Veterinary clinics see backlogs and staffing shortages

If you're looking to get your animal checked out by a local vet, you may have to wait.
Updated: May. 25, 2021 at 8:30 AM EDT
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BURLINGTON, Vt. (WCAX) - If you’re looking to get your animal checked out by a local veterinarian, you may have to wait. Many offices say they are dealing with a pandemic backlog as well as staffing issues.

“Things have just spiked tremendously, it has been very busy,” said Whitney Durivage, the hospital administrator at Burlington Emergency and Veterinarian Specialists in Williston.

Like most places, BEVS says they’ve adjusted to COVID-19, but now Durivage says no matter how efficient they are, it’s busy.

“People were home with their pets a lot more, adoptions went way up and you’re just around with your pet more, you’re outside, you’re spending more time doing things so there is more opportunity to have an accident,” said Durivage.

BEVS is a hospital and specialist center, so they take the most in-need pets first, but the surge is nationwide. Another problem they have run into is staffing.

“We definitely have struggled with staffing, just in terms of schools being closed, people having to be home with their kids, illnesses, exposures,” said Durivage.

And while they were able to adjust to online formats and some aspects of telehealth, they still need hands.

“Everyone I have talked to is desperately asking for more help and to graduate people as fast as possible,” said Dr. Stephanie Dorosko with Vermont Technical College.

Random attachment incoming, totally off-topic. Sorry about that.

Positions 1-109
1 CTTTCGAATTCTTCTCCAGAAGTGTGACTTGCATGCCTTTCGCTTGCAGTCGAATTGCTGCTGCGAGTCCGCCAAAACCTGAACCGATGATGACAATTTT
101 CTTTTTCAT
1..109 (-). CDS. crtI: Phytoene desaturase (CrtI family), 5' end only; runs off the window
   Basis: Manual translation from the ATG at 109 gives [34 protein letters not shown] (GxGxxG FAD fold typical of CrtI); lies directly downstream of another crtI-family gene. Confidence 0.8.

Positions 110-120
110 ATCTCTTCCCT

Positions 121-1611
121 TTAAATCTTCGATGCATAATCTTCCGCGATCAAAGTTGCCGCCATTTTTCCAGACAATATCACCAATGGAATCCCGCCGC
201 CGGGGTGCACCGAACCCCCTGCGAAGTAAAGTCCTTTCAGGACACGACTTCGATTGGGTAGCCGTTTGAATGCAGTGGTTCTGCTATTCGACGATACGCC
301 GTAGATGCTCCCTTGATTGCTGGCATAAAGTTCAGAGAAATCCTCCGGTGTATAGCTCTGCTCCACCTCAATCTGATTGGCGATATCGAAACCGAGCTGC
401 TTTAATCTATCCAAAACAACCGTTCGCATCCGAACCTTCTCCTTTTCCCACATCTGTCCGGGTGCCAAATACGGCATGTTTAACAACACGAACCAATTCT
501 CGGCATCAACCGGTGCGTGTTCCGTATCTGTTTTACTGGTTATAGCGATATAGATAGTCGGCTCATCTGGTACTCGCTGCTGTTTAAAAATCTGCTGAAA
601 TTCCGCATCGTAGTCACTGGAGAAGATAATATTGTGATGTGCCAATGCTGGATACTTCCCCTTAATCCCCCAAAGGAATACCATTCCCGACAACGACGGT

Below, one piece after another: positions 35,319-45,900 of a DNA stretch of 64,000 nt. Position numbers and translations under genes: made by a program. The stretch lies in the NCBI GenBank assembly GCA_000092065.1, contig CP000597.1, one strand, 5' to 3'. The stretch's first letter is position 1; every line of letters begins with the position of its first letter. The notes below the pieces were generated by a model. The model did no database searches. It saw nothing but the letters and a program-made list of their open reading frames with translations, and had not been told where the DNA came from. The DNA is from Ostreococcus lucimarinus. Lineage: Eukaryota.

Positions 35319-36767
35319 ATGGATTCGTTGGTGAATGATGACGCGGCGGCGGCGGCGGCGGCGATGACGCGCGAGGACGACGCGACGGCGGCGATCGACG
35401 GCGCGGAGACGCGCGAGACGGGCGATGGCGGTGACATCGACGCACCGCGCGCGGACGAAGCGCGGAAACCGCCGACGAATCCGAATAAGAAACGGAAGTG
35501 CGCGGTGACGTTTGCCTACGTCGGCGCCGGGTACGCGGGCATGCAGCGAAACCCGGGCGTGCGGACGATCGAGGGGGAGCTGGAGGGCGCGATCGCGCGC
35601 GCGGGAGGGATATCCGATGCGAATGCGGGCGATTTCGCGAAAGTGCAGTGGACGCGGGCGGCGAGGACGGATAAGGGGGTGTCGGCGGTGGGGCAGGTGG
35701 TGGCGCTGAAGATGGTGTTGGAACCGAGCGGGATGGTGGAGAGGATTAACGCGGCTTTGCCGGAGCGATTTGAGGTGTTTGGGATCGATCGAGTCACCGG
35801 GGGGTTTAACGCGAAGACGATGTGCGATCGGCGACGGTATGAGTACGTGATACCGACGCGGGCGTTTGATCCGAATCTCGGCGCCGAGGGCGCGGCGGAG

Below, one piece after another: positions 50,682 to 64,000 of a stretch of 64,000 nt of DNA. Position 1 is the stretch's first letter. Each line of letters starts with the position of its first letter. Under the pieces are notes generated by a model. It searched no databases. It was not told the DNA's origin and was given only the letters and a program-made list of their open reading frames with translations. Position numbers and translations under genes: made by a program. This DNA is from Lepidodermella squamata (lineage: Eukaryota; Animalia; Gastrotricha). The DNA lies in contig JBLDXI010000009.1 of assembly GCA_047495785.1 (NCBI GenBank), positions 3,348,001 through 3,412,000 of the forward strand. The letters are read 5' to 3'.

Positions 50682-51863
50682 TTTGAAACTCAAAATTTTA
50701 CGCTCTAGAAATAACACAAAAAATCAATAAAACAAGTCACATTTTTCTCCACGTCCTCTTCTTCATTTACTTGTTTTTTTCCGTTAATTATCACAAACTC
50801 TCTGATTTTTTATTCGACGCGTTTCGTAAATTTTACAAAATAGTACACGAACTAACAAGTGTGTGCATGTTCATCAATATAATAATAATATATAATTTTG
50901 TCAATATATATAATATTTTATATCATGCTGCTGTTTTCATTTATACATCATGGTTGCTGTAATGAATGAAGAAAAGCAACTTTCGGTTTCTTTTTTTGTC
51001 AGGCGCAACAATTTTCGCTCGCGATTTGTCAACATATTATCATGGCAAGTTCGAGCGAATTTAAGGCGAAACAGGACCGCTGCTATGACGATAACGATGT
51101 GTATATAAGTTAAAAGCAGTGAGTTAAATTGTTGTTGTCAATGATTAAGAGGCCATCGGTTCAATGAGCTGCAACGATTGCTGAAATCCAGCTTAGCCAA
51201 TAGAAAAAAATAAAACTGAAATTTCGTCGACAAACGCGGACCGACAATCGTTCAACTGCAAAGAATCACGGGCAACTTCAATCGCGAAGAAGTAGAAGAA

Dorosko says as much as she wants to help, her students at Vermont Technical College can’t have a compromised education.

“They have to perform approximately 300 hands-on or knowledge-based skills before they graduate,” she said.

Couple that with knowledge of multiple species and maintaining a high GPA.

The school is also bound to a strict student-to-faculty ratio, so they can only turn out 36 technicians a year. But Dorosko says when they do hit the front lines, they will be ready.

“Less in-person contact has made the younger generation understand that oral communication is incredibly critical,” she said.

And while VTC and other schools prepare more hands to get on deck, they are asking for patience as we work through the backlog.

“We can only see as many patients as we can see while still maintaining time for inpatients while still dedicating enough time for each patient,” said Durivage.

We reached out to multiple veterinary offices, many of which wanted to do an interview but said they are just too busy. That’s something Dorosko says she is hearing from all over the state.

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